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Kanye West mounts fashionable NYC party for ‘The Life of Pablo’

Kanye West at Madison Square Garden Thursday.
Kanye West at Madison Square Garden Thursday.Dimitrios Kambouris/Getty Images

Somewhere in the middle of the pep rally/three-ring circus/listening party that Kanye West threw for himself in the World’s Most Famous Arena, he played a song that crystallized everything about the twisting-turning, hype-and-hush, start-and-stop, naming-and-renaming trail that finally (finally!) led to his seventh album.

Four songs in, the maximalist stripped things down and said what everyone’s been thinking:

I miss the old Kanye, [expletive] from the gold Kanye

Talking ’bout the soul Kanye, set all his goals Kanye

I hate the new Kanye, the bad mood Kanye

The always rude Kanye, spazz in the news Kanye

“What if Kanye made a song about Kanye, called ‘I Miss the Old Kanye,’” the song continued. “Man, that would be so Kanye.”


And every single word is true. The Kanye manning the matte-black MacBook amid a sea of celebrities staring at clothes he created wasn’t the rapper who came into the industry 12 years ago with a Benz and a backpack. If you knew West for anything, it was for talking in loud, roaring NASCAR circles in interviews (“How Sway!”) about black marginalization — in the fashion industry. It was like his only value was shock value.

But if that was West’s only currency, in unveiling “The Life of Pablo” — no, the title he finally settled on still doesn’t make much sense — he cashed it all in.

His listening party at Madison Square Garden was proof positive of celebrity’s power. The clan of Kardashians marched in wearing increasingly over-the-top furs. Lamar Odom made his first public appearance since a near-death episode at the Love Ranch. Young Thug modeled clothes for the third installation of West’s clothing line. And millions watched in theaters around the globe (I watched in Dedham) or on Jay-Z’s “for-the-artists” streaming service, Tidal, which had 99 Problems before attempting to stream West’s party on Thursday, and dealt with a new one when the site couldn’t handle all the traffic.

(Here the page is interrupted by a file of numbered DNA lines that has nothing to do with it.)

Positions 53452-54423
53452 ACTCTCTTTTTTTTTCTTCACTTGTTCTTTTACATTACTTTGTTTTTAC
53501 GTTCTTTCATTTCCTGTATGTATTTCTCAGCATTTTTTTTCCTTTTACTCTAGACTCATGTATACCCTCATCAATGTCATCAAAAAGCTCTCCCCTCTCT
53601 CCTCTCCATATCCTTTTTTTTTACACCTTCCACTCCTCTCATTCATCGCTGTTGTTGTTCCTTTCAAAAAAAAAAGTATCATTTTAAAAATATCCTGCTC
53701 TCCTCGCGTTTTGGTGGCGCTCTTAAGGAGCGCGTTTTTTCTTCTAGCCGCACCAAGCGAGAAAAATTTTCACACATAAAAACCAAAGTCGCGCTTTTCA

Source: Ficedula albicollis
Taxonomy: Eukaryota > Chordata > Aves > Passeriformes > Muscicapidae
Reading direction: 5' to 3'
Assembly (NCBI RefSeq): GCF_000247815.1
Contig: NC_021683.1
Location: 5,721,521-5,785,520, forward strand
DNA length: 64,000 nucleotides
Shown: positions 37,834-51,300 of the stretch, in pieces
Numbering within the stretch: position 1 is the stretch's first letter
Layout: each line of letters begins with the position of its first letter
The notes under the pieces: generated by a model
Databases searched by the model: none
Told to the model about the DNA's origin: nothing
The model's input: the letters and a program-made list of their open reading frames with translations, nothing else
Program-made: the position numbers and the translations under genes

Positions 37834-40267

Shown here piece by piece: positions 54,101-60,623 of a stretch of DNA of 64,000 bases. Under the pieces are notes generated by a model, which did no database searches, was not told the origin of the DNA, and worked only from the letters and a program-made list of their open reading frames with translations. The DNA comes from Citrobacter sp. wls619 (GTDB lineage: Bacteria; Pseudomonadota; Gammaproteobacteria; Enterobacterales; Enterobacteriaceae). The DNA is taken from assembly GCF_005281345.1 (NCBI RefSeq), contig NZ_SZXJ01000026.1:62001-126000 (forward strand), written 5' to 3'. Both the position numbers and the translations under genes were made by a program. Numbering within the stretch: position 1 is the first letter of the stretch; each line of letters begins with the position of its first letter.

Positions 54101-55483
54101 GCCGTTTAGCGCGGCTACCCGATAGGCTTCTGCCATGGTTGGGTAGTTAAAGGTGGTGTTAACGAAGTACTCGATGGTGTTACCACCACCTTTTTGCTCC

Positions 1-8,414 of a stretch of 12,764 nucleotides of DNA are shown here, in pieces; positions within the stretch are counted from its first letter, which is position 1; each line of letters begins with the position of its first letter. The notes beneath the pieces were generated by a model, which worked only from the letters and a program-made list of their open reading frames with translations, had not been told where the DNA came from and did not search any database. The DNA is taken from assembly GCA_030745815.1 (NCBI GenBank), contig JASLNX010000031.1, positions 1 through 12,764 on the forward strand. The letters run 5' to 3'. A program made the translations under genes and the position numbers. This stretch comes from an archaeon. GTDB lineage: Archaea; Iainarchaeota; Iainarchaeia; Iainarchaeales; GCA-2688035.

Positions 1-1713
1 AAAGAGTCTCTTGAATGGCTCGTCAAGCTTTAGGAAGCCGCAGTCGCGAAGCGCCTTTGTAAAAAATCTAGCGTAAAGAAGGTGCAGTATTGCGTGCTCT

The songs were surprises in themselves.

West teased on Twitter that he was in the studio with Chance the Rapper and Kirk Franklin, but when their voices took the wheel on the album opener, “Ultra Light Beam,” it still made for a moment in which you were confused, but curious.

It was no different when Frank Ocean’s voice, which hasn’t been heard in three years, crept in at the end of the album closer, “Wolves.”

Pulling so many pieces together made West seem like a magician, especially considering that not even a month ago he didn’t seem to have an album to pull together.

Stargazing through the crowd to find the famous faces — the ones from Kanye’s rap family tree, like Big Sean,
2 Chainz, and Pusha T; the ones from his Hollywood family tree, like Nick Young; and the old rivals like 50 Cent and Wale — made you forget that over the past 12 months, every shred of evidence pointed to West’s newest album possibly being his biggest trainwreck.

After four songs rolled out at the top of 2015, propped up by the star power of Paul McCartney and Rihanna, the project stalled. Then Drake hijacked the rap-world’s attention with the surprise release of his retail mixtape, “If You’re Reading This, It’s Too Late,” and Kendrick Lamar pushed West further toward the back burner with the year’s definitive masterpiece, “To Pimp a Butterfly.”


None of that mattered on Thursday. West somehow was once again at the center of not just his own fashion show and his own release party, but his own universe.

One of his lines that rang out in the arena seemed to make sense of it all: “Name one genius that ain’t crazy.”

Julian Benbow can be reached at jbenbow@globe.com.